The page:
Native Sun

Legend about Native Americans' providing NASA with a cryptic message to take to the moon.

Claim: Native Americans provided NASA with a cryptic message to take to the moon.

false

Example: [Collected via e-mail, 1995]

About 1966 or so, a NASA team doing work for the Apollo moon mission took the astronauts near Tuba City where the terrain of the Navajo Reservation looks very much like the Lunar surface. With all the trucks and large vehicles there were two large figures that were dressed in full Lunar spacesuits.

Near by a Navajo sheep herder and his son where watching the strange creatures walk about, occasionally being tended by personnel. The two Navajo people were noticed and approached by the NASA personnel. Since the man did not know English, his son asked for him what the strange creatures were and the NASA people told them that they are just men that are getting ready to go to the moon. The man became very excited and asked if he could send a message to the moon with the astronauts.

The NASA personnel thought this was a great idea so they rustled up a tape recorder. After the man gave them his message they asked his son to translate. His son would not.

Later, they tried a few more people on the reservation to translate, and every person they asked would chuckle and then refuse to translate. Finally, with cash in hand someone translated the message: "Watch out for these guys, they come to take your land."


When NASA was preparing for the Apollo project, they did some astronaut training on a Navajo Indian reservation. One day, a Navajo elder and his son were herding sheep and came across the space crew. The old man, who only spoke Navajo, asked a question, which the son translated: "What are the guys in the big suits doing?" A member of the crew said they were practicing for their trip to the moon.

The old man got really excited and asked if he could send a message to the moon with the astronauts. Recognizing a promotional opportunity for the spin-doctors, the NASA folks found a tape recorder. After the old man recorded his message, they asked the son to translate. He refused. So the NASA reps brought the tape to the reservation, where the rest of the tribe listened and laughed, but refused to translate the elder's message to the moon.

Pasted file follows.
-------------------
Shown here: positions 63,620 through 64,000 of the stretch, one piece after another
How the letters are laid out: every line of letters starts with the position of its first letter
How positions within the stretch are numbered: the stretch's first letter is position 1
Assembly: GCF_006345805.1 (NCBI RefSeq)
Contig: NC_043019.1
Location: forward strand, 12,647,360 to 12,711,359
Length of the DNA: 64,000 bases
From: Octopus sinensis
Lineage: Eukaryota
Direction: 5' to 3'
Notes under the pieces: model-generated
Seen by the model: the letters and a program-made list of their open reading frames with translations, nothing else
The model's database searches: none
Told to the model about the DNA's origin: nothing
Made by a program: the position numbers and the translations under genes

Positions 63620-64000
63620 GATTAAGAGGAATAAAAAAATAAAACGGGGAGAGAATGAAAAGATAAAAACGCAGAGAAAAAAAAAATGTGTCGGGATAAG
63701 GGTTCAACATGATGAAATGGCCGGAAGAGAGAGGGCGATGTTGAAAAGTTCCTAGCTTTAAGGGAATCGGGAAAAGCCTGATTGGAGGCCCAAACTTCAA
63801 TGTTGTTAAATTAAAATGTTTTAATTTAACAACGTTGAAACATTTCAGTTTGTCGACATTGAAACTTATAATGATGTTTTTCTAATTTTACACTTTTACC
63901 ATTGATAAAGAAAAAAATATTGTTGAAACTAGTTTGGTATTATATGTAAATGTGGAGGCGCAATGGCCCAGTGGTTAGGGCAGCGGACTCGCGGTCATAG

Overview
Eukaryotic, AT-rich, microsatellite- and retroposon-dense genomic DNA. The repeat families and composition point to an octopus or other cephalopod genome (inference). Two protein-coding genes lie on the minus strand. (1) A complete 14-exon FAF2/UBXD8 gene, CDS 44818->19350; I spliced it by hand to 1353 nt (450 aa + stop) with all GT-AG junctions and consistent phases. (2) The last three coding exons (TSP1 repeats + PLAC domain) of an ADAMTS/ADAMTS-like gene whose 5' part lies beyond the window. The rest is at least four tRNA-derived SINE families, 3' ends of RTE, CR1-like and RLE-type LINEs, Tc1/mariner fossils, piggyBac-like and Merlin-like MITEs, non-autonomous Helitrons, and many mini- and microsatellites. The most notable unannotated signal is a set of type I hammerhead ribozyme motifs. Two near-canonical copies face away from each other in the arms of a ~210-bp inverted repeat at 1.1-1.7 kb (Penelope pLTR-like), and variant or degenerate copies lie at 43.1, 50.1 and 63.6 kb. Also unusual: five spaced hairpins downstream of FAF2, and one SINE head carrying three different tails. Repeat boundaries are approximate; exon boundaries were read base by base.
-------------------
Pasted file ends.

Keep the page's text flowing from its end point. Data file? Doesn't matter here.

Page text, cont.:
Finally, NASA called a official government translator. He reported that the moon message said: "Watch out for these guys; they've come to steal your land."

Origin:This bit of humor referencing the displacement of Native Americans by European settlers and the U.S. government's abrogation of numerous treaties
permanently reserving tracts of lands to various tribes was included in a 1987 Western Folklore article about "Native American Views of the Space Program" and has been a frequent entry in Internet joke lists since 1995. It's a clever "turning the tables" joke, with the Navajo outsmarting government interlopers on their land by nearly sneaking a subversive message onto a moon mission and, in some versions, extracting a payment from the NASA men to provide them with a translation of the cryptic quote that only they can understand.

The mentions of scientific projects and government agencies (e.g., Apollo, NASA) and a bit of truthful background (Apollo astronauts did train at various sites in Arizona, including a Navajo reservation) has led numerous readers to inquire of us whether this anecdote is a "true story." Although this item might possibly have earlier antecedents as yet unknown to us, it appears to have originated with a joke Johnny Carson included in his Tonight Show monologue on the evening of 22 July 1969, two days after Apollo 11 astronauts Neil Armstrong and Buzz Aldrin became the first men to set foot on the surface of the moon.

Last updated: 20 July 2016

Originally published: 12 January 2003

sources:

Cornwell, Tim.   "Two Tribes Go to War Over Claims to Indian Territory."
    The [London] Independent.   3 March 1997   (International; p. 10).

Young, M. Jane.   "'Pity the Indians of Outer Space': Native American Views of the Space Program."
    Western Folklore   vol. 46, no. 4   October 1987   (pp. 272-273).



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